11. An endodontic device for use in determining whether a root canal is dry or whether it contains moisture and/or aqueous sodium hypochlorite, comprising:
an elongate body formed of a water absorptive material;
a pH indicator applied to the water absorptive material that changes color in response to being exposed to moisture having a pH within a predetermined acidic pH range;
an acidic pH changing material applied to the water absorptive material that causes water absorbed into the water absorptive material to have a pH within the predetermined acidic pH range in order to thereby cause the pH indicator to change color when the water absorptive material is exposed to moisture within a root canal; and
a pH insensitive and sodium hypochlorite sensitive dye applied to the water absorptive material and that imparts an initial color to the endodontic device before being exposed to moisture,
wherein the pH indicator and acidic pH changing material selectively change the endodontic device from the initial color to a second color if moistened with water that is devoid of sodium hypochlorite as a result of an interaction between the pH indicator, water and acidic pH changing material, and
wherein both the dye and pH indicator are bleached out to colorless so as to selectively change the endodontic device to a third color that differs from the initial color and second color if moistened with aqueous sodium hypochlorite.
12. An endodontic device as recited in claim 11, wherein the pH indicator comprises one or more of bromthymol blue, methyl red, bromphenol blue, and methyl orange and wherein the acidic pH changing material comprises one or more of phosphoric acid, citric acid, benzoic acid, fumeric acid, succinic acid, malic acid, maleic acid, aluminum chloride, calcium chloride, or ferric chloride.
13. A method of manufacturing an endodontic device for detecting moisture and/or aqueous sodium hypochlorite within a root canal, comprising:
providing an endodontic device formed of a water absorptive material;
applying a pH changing solution that includes a pH changing material to the endodontic device;
drying the endodontic device so as to be substantially free of moisture;
applying an anhydrous pH indicator solution that includes a pH sensitive color changing indicator and an anhydrous volatile solvent to the endodontic device;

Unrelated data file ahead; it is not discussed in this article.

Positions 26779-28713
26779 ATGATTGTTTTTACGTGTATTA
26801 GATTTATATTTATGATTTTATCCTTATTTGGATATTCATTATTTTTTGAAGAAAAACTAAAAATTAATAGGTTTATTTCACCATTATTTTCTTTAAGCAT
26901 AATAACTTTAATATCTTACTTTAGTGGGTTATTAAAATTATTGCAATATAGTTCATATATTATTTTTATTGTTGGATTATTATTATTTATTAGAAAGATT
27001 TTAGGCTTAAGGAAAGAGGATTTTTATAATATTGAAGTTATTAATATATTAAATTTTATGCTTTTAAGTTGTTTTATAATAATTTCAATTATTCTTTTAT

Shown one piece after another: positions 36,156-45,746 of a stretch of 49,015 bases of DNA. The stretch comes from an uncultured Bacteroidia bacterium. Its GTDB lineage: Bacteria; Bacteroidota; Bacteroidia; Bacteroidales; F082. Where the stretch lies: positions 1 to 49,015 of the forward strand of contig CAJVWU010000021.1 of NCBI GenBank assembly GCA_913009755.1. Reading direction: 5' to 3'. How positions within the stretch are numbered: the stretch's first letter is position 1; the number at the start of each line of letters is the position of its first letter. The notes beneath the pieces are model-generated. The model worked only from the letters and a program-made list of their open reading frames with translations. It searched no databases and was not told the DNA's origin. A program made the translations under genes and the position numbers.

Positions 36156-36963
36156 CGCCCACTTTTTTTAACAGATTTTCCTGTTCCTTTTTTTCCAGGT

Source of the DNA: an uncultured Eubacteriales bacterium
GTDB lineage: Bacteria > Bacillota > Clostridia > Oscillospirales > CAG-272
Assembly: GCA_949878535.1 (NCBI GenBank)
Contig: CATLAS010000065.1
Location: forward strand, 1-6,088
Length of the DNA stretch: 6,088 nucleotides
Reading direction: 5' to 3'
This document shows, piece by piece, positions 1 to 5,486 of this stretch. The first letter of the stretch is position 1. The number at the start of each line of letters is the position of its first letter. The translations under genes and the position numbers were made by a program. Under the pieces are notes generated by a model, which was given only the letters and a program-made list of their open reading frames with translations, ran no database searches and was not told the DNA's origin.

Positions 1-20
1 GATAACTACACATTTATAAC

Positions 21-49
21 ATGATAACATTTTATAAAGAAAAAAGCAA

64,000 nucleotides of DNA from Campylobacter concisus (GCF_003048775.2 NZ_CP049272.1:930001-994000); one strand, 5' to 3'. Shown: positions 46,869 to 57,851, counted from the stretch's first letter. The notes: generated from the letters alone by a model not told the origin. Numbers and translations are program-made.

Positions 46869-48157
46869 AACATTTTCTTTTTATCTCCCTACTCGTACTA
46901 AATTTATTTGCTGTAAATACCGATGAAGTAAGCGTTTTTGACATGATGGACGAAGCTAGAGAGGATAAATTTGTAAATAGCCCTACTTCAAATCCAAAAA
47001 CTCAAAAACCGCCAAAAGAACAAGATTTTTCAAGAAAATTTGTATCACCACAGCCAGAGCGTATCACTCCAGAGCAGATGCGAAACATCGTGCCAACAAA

drying the endodontic device so as to be substantially dry; and
applying a pH insensitive dye to the endodontic device that bleaches out to colorless if moistened with sodium hypochlorite.
14. A method of manufacturing a device as recited in claim 13, wherein the endodontic cone is dried using an oven.
15. A method of manufacturing a device as recited in claim 13, wherein the pH changing solution is an aqueous solution.
16. A method of manufacturing a device as recited in claim 15, wherein the aqueous pH changing solution further includes the pH insensitive dye.
17. A method of manufacturing a device as recited in claim 13, wherein the anhydrous volatile solvent of the pH indicator solution comprises one or more of acetone, isopropyl alcohol, or ethanol.
Description
BACKGROUND OF THE INVENTION

1. The Field of the Invention

The present invention relates to endodontics devices, more particularly to a device and method for easily determining whether moisture and/or aqueous sodium hypochlorite is present within the root canal of a tooth prior to sealing the root canal.

2. The Relevant Technology

When a dental practitioner performs a root canal, pulp and other material in the root canal chamber is removed. This is typically performed using one or more abrading endodontic files. Soft pulp material can be further broken up, disinfected and washed out using aqueous sodium hypochlorite. The sodium hypochlorite and any remaining debris can by flushed out by irrigating with water.

Once a dentist has removed diseased and soft tissue from a tooth's root canal, the chamber is typically filled. Before the canal can be filled with gutta percha, sealant or other suitable material, any moisture present within the canal is advantageously removed. It is beneficial to remove the moisture, which can otherwise result in bacterial infection of the chamber. Moisture can also inhibit bonding between the root canal walls and a sealant, if used. In some instances, pressurized air has been used to dry the canal, but because the source of pressurized air often contains moisture that can condense in the canal, use of this method has been discouraged. Dental practitioners have attempted to dry the canal by using cotton swabs or paper points which can be inserted down into the canal. Because of the relatively large size of cotton swabs and the narrow cross sections of the canals, especially in the apical region, complete removal of all moisture may prove difficult. Paper points are more easily inserted into the canal and are especially useful as they are able to extend through curved and narrow portions of the canal. Nevertheless, it may be difficult to determine whether all the moisture has been removed from the canal by visual inspection alone. One way to determine whether there is moisture in the root canal is to cause a paper point to change color in the presence of moisture. U.S. Pat. No. 6,482,009 to Rubin discloses an implement that includes a tip treated with a pH indicator. The problem with color changing pH indicators is that this typically only changes color within a specific working range of the pH scale. When a pH indicator is exposed to a pH outside the working range for that pH indicator, little or no color change may occur. Thus, the device of Rubin cannot guarantee a substantial color change, even if water is present, unless the pH in the root canal also happens to be within the applicable pH range of the indicator. Moreover, if there is sodium hypochlorite present in the root canal, the indicator of Rubin may never change color if it is entirely bleached away, providing a false negative.